Rejecting Atithi Devo Bhava3 min read

November 8, 2015 2 min read


Rejecting Atithi Devo Bhava3 min read

Reading Time: 2 minutes

Two weeks ago in Bangalore, Matthew Gordon, a young man from Melbourne, was harassed by an agitated mob. His crime? Having an image of the Hindu goddess Yellamma tattooed on his shin. Gordon and his girlfriend, Emily Kassianou, were at a restaurant when they were approached by a group of locals who told him to cover the image, going so far as to threaten to skin his leg if he failed to do so.

The police, once the matter was brought to their attention, took the side of the crowd, detaining the couple and allegedly forcing Gordon to write an apology letter and giving them a lecture on proper Hindu values.

The crux of the matter, according to the locals, was that the couple didn’t have the same respect for the goddess as Hindus do, nor did they have a proper understanding of Indian culture. One speaker even alleged that the goal of the mob was not to assault or abuse them, but to warn them, claiming that tensions were running high during festival time. Despite these chivalrous words, the actions of the mob were far from precautionary. A mere warning rarely includes such graphic physical threats as skinning a person.

Predictably, social media was set aflame, churning out a series of tweets and Facebook statuses relating to this latest in a string of religiously motivated aggressions in the country, and the public seems to be divided on who was in the wrong, the voices condemning the couple being just as loud as those berating the mob. However, no matter which side was being defended, one point that never failed to come up was that Gordon and his girlfriend were foreign nationals. The shocking thing about this act, to most of the people who commented on it, was not the sheer aggression and alarming zeal with which it was committed, for that seems to have become almost commonplace as of late, but the nationality of the victims.

We live in a country that prides itself on its hospitality, and we try our best to promote amicable relations with other countries as much as we promote our tourism sector. One can hardly turn on the television without hearing the words “Atithi devo bhava”, a phrase that is, ironically, taken word for word from Hindu scripture. It is a phrase that the public seems to have forgotten. It is safe to say that Matthew Gordon and Emily Kassianou were not treated as though they were equivalent to God, as they were verbally and physically assaulted by locals, and they certainly weren’t shown any hospitality by the local police who refused to let them leave the station, even after the incident was explained several times.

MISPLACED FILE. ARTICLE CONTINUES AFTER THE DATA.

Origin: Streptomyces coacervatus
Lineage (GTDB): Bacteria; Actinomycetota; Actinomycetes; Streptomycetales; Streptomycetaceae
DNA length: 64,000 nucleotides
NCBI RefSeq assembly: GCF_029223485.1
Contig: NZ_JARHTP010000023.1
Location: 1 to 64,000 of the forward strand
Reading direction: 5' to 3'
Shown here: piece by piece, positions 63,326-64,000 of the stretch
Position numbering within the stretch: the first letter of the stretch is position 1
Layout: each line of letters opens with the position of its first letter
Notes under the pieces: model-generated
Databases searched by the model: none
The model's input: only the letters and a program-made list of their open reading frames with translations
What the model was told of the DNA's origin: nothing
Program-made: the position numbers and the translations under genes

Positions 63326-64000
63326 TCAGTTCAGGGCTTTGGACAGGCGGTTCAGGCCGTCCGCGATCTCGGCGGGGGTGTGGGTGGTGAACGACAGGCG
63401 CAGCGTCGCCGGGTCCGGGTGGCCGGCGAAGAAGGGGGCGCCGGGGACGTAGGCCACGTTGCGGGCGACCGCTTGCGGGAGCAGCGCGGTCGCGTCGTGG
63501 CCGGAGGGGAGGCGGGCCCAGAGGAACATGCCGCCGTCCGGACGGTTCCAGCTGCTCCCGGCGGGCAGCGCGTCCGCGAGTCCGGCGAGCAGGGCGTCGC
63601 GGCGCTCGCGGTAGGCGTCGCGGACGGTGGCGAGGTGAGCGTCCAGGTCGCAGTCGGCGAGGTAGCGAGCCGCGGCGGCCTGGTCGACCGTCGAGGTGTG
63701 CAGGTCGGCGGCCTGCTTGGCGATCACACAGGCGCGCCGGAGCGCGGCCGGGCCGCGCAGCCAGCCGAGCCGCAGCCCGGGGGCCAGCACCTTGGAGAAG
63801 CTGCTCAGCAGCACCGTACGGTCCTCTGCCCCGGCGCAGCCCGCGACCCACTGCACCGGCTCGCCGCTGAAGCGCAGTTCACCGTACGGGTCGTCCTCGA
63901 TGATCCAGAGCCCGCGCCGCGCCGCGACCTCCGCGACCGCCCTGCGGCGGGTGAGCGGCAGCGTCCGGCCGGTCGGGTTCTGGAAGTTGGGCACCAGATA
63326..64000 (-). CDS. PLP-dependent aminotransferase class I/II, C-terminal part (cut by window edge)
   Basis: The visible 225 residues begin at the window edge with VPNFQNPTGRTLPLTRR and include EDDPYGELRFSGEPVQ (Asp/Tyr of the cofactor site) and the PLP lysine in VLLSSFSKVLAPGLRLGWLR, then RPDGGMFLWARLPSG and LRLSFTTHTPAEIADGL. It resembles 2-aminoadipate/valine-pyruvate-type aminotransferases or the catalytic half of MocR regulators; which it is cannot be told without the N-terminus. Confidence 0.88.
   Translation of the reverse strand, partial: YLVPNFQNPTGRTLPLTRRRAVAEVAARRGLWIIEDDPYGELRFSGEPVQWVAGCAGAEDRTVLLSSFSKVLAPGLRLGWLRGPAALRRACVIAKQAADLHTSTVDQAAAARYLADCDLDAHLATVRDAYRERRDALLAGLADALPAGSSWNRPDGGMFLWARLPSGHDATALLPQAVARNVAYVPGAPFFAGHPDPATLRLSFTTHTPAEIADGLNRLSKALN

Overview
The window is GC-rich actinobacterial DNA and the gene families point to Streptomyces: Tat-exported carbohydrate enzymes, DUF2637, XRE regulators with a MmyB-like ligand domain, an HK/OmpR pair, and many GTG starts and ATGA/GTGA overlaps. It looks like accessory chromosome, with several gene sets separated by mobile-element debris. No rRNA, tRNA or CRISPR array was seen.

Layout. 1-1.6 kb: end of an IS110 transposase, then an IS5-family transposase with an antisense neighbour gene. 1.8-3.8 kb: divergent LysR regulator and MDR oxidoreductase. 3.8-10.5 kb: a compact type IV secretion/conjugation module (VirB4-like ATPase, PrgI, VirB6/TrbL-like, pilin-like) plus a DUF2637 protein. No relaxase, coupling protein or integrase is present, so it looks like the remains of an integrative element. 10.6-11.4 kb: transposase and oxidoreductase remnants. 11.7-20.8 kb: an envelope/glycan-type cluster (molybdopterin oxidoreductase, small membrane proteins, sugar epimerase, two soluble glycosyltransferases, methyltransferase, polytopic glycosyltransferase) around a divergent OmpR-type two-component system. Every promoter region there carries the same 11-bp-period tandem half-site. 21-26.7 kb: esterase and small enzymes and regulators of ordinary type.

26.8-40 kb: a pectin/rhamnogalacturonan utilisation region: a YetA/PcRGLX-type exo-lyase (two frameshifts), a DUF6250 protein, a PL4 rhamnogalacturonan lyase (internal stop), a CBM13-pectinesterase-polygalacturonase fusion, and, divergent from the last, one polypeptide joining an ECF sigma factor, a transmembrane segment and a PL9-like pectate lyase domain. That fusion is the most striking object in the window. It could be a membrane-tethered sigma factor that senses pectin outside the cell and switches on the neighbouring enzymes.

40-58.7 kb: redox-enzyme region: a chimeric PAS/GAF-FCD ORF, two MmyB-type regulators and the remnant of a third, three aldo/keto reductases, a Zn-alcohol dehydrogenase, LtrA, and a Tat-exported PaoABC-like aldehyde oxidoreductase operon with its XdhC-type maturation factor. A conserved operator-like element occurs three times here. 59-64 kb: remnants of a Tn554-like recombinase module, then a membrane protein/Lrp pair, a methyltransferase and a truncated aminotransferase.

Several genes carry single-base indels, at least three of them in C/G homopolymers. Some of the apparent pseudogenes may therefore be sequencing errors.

This episode may seem minute in comparison to the various other religious aggressions that have occured, and it certainly doesn’t hold nearly the same weight as the lynching of Mohammad Akhlaq or the recent inking of Sudheendra Kulkarni, but it is undoubtedly important. The entire world has its eyes on India, now more than ever. By attacking foreign nationals in such a brash manner over a matter as trivial as a tattoo we do ourselves more harm than good. We portray an intolerant India, one that will go to any lengths to start a fight. We belie the diverse and secular nature of country and our government by harassing those who have broken no criminal law, but rather unintentionally offended members of a particular group. As India carves out her place on the global stage, we need to ask ourselves, is this the country we want the world to see?

Shivangi Narain is a reporter at The Manipal Journal.

All views expressed in this article are personal.